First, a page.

Body postures are more general than attending to a particular action or perception. But having a “body there” is even more general than the postures. Because to be walking, sitting, standing or lying down, one needs to have a body in the first place. That’s why one can also use the knowledge of “there is body”, as the peripheral anchor for one’s daily actions and experiences. The presence of one’s living body is a fundamental requirement for any action. We can go even higher (even more general), as we mentioned earlier, and develop awareness of the phenomenon of Earth, Water, Fire or Air. Or even further, in the practice of more refined kasinas, as described in the Suttas. The point is that the principle remains the same.

We need to stress that this is something that requires development. It’s not something that can be just “figured out”, or read once and made sense of. It requires a diligent repetition of “stepping back” when over-attending one’s experience as a whole. And then “stepping in” when ignoring it (under-attending it, forgetting about the background). So, it takes time and effort in order for it to be correctly discerned and recognized.

The problem with common practice of meditation is that people are encouraged to get “absorbed” into the particular “meditation object”. The practice becomes a form of focusing on the foreground at the expense of everything else. And not just that, people end up focusing on the objects twice as hard. This is because their view of meditation is to look and perceive the “momentary” foreground (the whole idea of “observing sensations‘”). Then within that they try to perceive even more particular things. So it’s not just the domain of the foreground, but the content proliferates further too. In cases like this, the ‘background’, as a foundation of mindfulness that needs to be understood, is even further obscured.

The ‘reference point’ means being aware of something, without having to actively think about it. That’s the basic principle of mindfulness. This should always be the basis for samadhi (according to the Suttas)4. That is why, if mindfulness and awareness is practised correctly, it will result in knowledge of the nature of things. The very definition of knowledge is knowing something without having to actively think about it. The knowledge reappears when it is attended to. One knows what one knows. This is the important point because this type of mindfulness of the background that’s simultaneous with the presently arisen phenomenon5, results in the establishment of mind (samadhi) that transcends sensuality and ill will. The whole domain (scope) of unwholesome.6 And that’s why that samadhi further results in complete knowledge of liberation.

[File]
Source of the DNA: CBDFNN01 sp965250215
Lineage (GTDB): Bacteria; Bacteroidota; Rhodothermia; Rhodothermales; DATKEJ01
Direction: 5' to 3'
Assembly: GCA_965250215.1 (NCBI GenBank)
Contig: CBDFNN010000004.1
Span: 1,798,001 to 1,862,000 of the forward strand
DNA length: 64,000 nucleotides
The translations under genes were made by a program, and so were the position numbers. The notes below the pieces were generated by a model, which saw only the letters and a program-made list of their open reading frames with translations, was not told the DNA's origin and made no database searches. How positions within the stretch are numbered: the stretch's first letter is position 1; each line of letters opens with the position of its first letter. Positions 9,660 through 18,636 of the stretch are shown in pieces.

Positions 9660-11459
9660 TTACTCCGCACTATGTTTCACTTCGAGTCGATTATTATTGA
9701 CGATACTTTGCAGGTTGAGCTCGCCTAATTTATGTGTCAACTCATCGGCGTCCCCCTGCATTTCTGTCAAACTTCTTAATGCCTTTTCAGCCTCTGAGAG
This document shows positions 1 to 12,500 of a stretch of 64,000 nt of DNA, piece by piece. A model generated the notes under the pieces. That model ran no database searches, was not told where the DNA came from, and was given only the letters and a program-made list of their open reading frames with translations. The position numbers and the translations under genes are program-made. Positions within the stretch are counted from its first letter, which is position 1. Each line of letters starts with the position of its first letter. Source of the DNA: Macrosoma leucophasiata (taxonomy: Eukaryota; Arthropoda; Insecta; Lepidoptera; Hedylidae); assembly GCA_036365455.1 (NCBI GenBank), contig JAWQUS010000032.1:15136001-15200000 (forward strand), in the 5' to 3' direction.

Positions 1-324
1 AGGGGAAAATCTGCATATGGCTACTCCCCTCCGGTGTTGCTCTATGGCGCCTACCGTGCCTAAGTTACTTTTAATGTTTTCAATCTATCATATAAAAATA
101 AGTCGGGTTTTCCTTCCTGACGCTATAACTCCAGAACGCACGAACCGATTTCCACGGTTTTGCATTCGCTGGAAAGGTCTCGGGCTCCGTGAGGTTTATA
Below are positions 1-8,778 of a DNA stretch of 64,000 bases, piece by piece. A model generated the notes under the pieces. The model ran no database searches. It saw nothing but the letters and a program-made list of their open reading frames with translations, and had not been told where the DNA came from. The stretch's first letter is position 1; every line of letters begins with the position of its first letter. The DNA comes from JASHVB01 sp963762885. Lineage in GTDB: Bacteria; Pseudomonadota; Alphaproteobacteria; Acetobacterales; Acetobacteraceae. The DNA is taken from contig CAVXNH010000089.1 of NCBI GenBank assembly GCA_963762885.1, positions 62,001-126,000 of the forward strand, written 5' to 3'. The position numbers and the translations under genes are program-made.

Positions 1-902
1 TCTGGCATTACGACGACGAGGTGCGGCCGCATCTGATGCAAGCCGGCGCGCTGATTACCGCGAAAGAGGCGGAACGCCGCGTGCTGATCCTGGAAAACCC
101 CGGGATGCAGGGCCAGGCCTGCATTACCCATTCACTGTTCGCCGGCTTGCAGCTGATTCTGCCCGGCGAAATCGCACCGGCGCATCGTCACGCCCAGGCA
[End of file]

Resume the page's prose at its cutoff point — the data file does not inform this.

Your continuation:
The catch is in persistent effort of repetition of learning how to attend to things peripherally, without having to “directly” look at them. For a mind affected with avijja, the “direct look”, the “ayoniso manasikara” always involves appropriation and the Self-view. And “learning to attend” things peripherally can be done on many different “bases” or “domains” that are structurally present as the background of our attended experience. These domains are the domain of feelings, thoughts, and even one’s intentions (bodily, verbal and mental).

For example, being aware of the general feeling present, without trying to perceive it as “sensation” (i.e. “in” the body), is another way of establishing the proper mindfulness.

Or, something we often talk about, taking up of personal responsibility. If one takes it up, then no matter what the engagement with the particular task is, the background of it (the “womb” of that engagement) is one’s own choice to engage with it in the first place. Taking up responsibility, means becoming aware of the “background” choices one makes throughout one’s life.7

Furthermore, taking up responsibility for what one has chosen, a person gets to maintain that mindfulness through the very particular actions one is doing on account of it. And that mindfulness of responsibility is not something they would have to perpetually think about. No, that mindfulness is being felt instead. (That’s why the initial awareness of any form of responsibility is always unpleasant and concerning).

The choice behind one’s actions is a general unity, a context of one’s acts, that is present in each of those acts individually. Present as a peripheral background. It is because of this that sila or virtue is a necessary prerequisite for understanding. When one’s actions are based on distortions of priority (particular sensuality over general nature of choice regarding it, for example), one cannot see a clear responsible background while engaged in such pursuits. No perspective, so to speak. So, first actions that maintain absorptions with particularity must be divorced from the unwholesome domain. Then they must be further restrained, by avoiding the distracting of oneself. By undoing wrong way of attending to things. By not cultivating improper attention. Only then can one begin to discern the signs of the peripheral, characteristics of the background hereby discussed. Only then one will be able to “grasp the sign of one’s mind” or cittanimitta. A necessary requirement for the arising of the Right view.

 

Endnotes:

1 This is why the correct practice of mindfulness results in higher establishments of mind (samadhi). For example, this is where mind surmounts the fundamental “generality” of form, by the way of surmounting the generality of earth, water, fire and air. Also, there is a reason that the order of elements always stays the same. They are have a particular structural order of their generality. And one can discern them in that order only.